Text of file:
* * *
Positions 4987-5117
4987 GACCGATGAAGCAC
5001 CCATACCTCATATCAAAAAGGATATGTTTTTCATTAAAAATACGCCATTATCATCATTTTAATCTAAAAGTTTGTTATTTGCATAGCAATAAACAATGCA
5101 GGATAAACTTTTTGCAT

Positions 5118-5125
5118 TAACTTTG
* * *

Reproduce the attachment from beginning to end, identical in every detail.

Positions 4987-5117
4987 GACCGATGAAGCAC
5001 CCATACCTCATATCAAAAAGGATATGTTTTTCATTAAAAATACGCCATTATCATCATTTTAATCTAAAAGTTTGTTATTTGCATAGCAATAAACAATGCA
5101 GGATAAACTTTTTGCAT

Positions 5118-5125
5118 TAACTTTG